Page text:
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philosopher and statesmen
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8,570 Posts
that water is cold in the winter

I may be a bit north of you, but this slush thing must have something to do with the way the your water lines are run. Cause up here, the ground is a constant temp where our line are, therefore, the temp stays a constant 52 degrees.

In the words of Britney Spears "Oops I did it again." Boo-Yah!!!

a lot of it comes from resivours in our area and some from ground wells that feed the city lines....

it can range from the 52 down to some damn cold water......

I have never taken a thermometer to check it ,

INDY....If you like tankless, then by all means, go for it.....
if it keeps you in business and pays your bills ,
tell the customer whatever you want to get them to buy one..

Sorry that I am just stateing cold hard facts....

.......
 

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philosopher and statesmen
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8,570 Posts
I dont see any utters.....

Milked her dry till she died!







Uhhhh...Dunbar, I dont see no utters on that cow....

what exactly have you been yanking on?????

I suggest that dont drink that milk....

I think that "cow" died happy ......:laughing::laughing:
 

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I Married Up
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16,933 Posts
Discussion Starter · #104 · (Edited)

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The Token Engineer
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1,086 Posts
Tankless dying because of no tax credits, I doubt it.

Take for example a Honda Civic Base Car:

One a Sedan with 4cyl gas engine with MSRP of $15,805
with combined average mileage of 30 MPG
the other a
Hybrid Sedan 4cyl with a base price MSRP of $ 23,950
combined average mileage of 41 MPG

Difference between models of 11 MPG better with the Hybrid.

At 7% sales tax, the price difference between the two is $8,715.00 without haggling (I heard there is no budging on Hybrids so my point gets better)

A normal driver driving 15,000 miles a year and gas at $2.75 per gallon, the annual fuel costs are:

Gas-$1,375.00
Hybrid-$1,006.00

With a savings of $369 a year, the payback for the Hybrid is 23 years, does anyone these days that would buy a hybrid keep it that long?

So you can see it makes no sense to buy a hybrid, but many do, so I don't think Tankless is about to go away, with or without tax credits.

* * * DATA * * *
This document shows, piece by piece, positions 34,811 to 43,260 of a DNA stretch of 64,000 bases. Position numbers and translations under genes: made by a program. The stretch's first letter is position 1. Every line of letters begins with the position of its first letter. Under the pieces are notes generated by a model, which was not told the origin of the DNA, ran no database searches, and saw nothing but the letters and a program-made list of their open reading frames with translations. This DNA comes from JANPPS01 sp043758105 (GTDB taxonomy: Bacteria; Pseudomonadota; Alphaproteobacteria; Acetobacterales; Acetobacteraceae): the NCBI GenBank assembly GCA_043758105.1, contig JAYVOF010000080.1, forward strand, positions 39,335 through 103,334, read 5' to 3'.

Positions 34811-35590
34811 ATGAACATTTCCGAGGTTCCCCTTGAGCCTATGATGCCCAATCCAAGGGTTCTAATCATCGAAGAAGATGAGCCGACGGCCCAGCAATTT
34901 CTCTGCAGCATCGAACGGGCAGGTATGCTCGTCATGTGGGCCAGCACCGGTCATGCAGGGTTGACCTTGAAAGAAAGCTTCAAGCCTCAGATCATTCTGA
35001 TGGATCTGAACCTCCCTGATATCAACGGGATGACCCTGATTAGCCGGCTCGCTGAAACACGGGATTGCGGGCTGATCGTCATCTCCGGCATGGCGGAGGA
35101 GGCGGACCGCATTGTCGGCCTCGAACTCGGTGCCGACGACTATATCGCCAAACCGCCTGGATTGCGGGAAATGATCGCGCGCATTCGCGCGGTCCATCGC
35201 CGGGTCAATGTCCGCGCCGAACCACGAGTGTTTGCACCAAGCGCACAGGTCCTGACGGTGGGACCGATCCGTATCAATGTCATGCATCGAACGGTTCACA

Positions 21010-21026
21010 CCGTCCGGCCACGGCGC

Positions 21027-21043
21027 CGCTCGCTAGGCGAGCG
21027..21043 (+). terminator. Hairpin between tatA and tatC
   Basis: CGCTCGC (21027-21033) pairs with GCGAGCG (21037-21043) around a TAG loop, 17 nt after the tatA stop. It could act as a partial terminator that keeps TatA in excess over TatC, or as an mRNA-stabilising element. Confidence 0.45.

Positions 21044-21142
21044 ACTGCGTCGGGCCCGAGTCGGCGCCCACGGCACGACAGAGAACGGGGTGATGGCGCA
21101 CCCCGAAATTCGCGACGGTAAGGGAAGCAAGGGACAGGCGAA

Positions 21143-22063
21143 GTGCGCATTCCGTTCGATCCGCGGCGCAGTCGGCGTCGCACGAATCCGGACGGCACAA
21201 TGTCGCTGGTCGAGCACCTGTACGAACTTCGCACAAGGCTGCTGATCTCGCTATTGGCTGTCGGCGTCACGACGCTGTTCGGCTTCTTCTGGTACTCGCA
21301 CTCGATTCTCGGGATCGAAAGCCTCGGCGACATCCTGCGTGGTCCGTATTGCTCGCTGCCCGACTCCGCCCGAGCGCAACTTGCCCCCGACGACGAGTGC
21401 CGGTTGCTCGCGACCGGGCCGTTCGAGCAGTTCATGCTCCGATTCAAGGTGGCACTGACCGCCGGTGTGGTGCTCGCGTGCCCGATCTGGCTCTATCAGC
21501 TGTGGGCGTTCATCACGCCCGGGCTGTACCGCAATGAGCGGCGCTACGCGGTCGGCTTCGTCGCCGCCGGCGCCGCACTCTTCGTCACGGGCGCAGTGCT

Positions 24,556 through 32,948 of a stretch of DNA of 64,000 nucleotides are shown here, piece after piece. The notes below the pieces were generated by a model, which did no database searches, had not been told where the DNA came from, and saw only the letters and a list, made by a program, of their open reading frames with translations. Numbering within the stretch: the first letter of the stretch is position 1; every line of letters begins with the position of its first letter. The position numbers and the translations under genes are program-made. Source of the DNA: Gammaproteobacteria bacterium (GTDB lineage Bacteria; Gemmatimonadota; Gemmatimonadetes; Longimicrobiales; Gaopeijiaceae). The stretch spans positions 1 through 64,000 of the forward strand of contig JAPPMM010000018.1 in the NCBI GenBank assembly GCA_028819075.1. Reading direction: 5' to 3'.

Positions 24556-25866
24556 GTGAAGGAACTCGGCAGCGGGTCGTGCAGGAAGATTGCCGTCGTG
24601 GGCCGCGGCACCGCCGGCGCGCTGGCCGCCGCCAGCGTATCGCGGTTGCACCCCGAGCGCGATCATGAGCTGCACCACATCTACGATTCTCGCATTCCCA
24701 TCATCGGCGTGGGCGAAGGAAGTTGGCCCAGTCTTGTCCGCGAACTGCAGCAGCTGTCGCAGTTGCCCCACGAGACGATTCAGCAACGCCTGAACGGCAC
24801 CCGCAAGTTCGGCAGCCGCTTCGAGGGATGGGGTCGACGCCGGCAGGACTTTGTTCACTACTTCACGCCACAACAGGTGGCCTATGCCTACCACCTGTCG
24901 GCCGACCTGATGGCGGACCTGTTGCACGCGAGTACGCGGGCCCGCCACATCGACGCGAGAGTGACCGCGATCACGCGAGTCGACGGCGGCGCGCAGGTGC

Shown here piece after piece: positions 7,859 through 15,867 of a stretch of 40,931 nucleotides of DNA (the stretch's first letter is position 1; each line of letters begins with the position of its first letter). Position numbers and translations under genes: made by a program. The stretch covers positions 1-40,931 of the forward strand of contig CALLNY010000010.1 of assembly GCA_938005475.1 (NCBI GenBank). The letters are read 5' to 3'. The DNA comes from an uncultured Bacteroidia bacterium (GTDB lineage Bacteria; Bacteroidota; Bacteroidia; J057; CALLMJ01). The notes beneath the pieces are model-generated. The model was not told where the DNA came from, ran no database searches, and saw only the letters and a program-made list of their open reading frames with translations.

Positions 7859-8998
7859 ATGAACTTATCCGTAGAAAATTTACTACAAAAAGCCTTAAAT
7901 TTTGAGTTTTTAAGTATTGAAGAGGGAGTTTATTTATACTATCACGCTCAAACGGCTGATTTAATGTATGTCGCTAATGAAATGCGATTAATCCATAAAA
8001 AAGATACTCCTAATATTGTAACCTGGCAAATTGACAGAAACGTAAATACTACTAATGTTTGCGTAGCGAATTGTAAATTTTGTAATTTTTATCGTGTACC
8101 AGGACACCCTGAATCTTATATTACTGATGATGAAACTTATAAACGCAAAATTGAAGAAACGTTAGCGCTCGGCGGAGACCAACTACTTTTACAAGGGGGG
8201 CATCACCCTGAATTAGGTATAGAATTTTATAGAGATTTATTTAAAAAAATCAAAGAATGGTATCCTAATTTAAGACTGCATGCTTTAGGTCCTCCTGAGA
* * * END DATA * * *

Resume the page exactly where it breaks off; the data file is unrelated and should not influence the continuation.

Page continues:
Comparisons:
Hybrids go farther on a tank of gas, tankless delivers hot water forever.

My question: why are plumbers so concerned about payback for their customers when its not even considered anywhere else? When is the last time you considered payback on a TV, Car, Washer, Computer, ............?
 

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Registered
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6,326 Posts
a lot of it comes from resivours in our area and some from ground wells that feed the city lines....

it can range from the 52 down to some damn cold water......

I have never taken a thermometer to check it ,

INDY....If you like tankless, then by all means, go for it.....
if it keeps you in business and pays your bills ,
tell the customer whatever you want to get them to buy one..

Sorry that I am just stateing cold hard facts....

.......

Sorry Mark, but with few exceptions, most of your assertions have been opinion. Most of what was said has been highly speculative. Then there is the accusation of someone out right lying to sell a tankless.

After someone explained the water from a reservoir, I can see you argument. So I will give you that.
 

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I Married Up
Joined
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16,933 Posts
Discussion Starter · #109 ·
...tell the customer whatever you want to get them to buy one...
I think you might still missing the point MM. I don't think many of us buy into all the marketing and 'green' promises made by the tankless manufacturers. For me it is no different that selling a polished brass faucet before PVD finishes were available. Not every plumbing purchase is about function and cost. Sometimes people just want it because they want it. Even if it is not what I would put in my own home, if a customer has been given the pros and cons, and believes the pros weigh heavier for them, then a beautifully installed tankless water heater they shall have.

There is a luxury to having endless hot water and gaining square footage in your home. If a client is willing to pay for that luxury, then so be it.
 

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philosopher and statesmen
Joined
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8,570 Posts
I agree with you